I feel like there’s kind of a missing staircase in the discussion from the left standpoint. We know that there are so many kinds of privilege that people benefit from. A lot of marginalised people don’t have these forms of benefit, and the underlying notion is that those who have a ton of privilege should work to dismantle these systems to make things more equitable. I hear that, I get that, I beleive that.

ALSO, what we’re asking for is directly to the “detriment” of most of these privileged people. They’re giving up things, and for many of them the upside (increasing representation, giving opportunities to those who haven’t historically had access to them) doesn’t benefit them in a tacit way (or at least, obvious). Why would they want to help with something that doesn’t do much for them? How is that a viable tradeoff for a ton of people who don’t understand the nuance of why it’s important? To most of them, they’re just giving things up, and they already see themselves as victims, because we all do. For so many people, spreading happiness is not a motivating driver. They’re worried about themselves and those close to them, and strangers don’t factor into that equation. In their heads they want to tend to their own garden first, but the “first” aspect is a misnomer when problems will always be present. Life is hard.

I don’t like much of the above, but I think it’s real.

Nothing grows here

I need a post Pride holiday.

What a brilliant weekend of sunny, vibrant revelry. I danced, drank, dressed and dallied to my heart’s content. I did very little sleeping, and very lots of socialising. VERY. LOTS. I crashed a bunch of pre-parties, which were perfect occasions to meet friends of friends. I spent a ton of time moving with groups between venues, ordering Ubers and being the logistics fella who kept loose plans on track. I also spent way more time outside than I usually do, and I think that’s tuckered me out more than anything else. Today I have no time or capacity to give fucks. Like Van Morrison when he made that absurd contractual obligation album. I want to go home and zone out with food, however it’s taking all day for work to finish. Y’know, the work day and all…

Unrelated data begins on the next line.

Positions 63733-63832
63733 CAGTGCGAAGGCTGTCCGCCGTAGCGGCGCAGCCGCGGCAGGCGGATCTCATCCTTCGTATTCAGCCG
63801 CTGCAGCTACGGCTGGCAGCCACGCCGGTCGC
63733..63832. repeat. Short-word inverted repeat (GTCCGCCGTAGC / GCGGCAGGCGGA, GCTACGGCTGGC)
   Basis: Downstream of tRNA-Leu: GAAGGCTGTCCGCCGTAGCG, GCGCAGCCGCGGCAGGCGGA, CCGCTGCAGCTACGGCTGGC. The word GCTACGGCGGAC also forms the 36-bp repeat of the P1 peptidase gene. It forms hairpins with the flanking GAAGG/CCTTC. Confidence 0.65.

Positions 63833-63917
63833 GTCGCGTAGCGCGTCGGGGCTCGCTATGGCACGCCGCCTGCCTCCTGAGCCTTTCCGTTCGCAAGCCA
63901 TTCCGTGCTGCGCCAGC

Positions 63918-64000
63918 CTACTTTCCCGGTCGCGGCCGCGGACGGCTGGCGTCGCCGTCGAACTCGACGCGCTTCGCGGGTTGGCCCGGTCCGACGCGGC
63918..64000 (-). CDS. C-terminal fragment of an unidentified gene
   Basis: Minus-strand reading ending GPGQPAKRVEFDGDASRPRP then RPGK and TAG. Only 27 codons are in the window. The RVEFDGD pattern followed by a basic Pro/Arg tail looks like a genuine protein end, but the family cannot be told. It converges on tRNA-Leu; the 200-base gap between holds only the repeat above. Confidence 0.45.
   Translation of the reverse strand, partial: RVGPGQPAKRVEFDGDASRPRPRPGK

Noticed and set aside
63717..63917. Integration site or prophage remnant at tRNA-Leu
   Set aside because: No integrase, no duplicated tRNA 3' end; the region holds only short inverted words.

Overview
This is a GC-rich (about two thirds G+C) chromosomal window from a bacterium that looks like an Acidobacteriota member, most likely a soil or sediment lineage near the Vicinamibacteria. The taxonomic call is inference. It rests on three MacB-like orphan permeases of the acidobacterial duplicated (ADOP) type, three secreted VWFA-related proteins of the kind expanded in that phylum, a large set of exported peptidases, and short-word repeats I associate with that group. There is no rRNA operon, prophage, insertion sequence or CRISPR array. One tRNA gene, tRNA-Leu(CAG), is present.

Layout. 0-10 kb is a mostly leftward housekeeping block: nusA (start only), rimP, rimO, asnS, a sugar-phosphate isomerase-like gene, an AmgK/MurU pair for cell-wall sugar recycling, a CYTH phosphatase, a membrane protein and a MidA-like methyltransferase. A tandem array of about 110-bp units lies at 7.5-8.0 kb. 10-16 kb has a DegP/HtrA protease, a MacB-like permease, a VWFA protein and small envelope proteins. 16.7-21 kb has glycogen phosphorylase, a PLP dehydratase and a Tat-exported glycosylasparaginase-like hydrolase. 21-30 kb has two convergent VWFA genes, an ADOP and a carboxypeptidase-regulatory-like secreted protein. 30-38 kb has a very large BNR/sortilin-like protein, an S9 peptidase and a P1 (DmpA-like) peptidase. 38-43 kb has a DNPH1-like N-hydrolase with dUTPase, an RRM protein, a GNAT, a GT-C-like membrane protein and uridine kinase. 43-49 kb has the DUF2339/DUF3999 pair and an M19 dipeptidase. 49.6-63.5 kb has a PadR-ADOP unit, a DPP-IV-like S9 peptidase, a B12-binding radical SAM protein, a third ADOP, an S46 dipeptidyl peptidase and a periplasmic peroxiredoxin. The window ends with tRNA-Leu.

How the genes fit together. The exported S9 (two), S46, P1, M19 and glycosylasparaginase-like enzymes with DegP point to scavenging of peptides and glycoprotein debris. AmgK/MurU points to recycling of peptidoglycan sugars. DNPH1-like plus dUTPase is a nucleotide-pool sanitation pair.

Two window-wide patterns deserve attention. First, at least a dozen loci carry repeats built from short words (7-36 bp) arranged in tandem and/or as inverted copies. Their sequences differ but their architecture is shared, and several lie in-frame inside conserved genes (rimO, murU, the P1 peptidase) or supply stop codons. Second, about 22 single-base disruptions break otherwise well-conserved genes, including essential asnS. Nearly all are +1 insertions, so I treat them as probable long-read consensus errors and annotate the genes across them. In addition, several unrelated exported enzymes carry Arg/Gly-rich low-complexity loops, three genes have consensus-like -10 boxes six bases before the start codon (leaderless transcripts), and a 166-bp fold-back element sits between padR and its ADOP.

I don’t know how many plain crackers I’ve eaten today, but the answer would astound you if I knew it. I’m reverting to primal urges. It’s only a matter of time until I throw a stick into the air and it morphs into a satellite. If this keeps up, I’ll probably end up making roast pork for dinner, then tearing it apart with my bare hands. I’m not even suggesting this would be a negative outcome. It sounds fun as hell. Hand held foods are the best type of foods, hands down.

My brain feels so flat today. I walked into the office in a fugue, and I’ve barely talked to anyone in my waking hours. Except, of course to tell them about Van Morrison’s contractual obligation album. It took a litre of coffee for me to regain some semblance of composure, if of course composure can be measured in how readily you rant about the improvised album Morrison recorded in a single day. I’m well-composed, by that margin.

Did you know that Van Morrison had a contractual obligation album? I didn’t know if I’d mentioned it. The thing is bonkers. The first few tracks are mostly identical, but swapping verbs readily. I’m sure there’s an elegant difference between “Twist and Shake”, “Shake and Roll”, “Stomp and Scream”, “Scream and Holler”, and “Jump and Thump”, that I’m just not discerning enough to notice. In this clusterfuck of a recording session, he does a song about ringworm. He does a song about going to the bakery. He talks shit about the label and their demands. It’s the epitome of sowing salt, and I’ve seen few moves so inherently salty.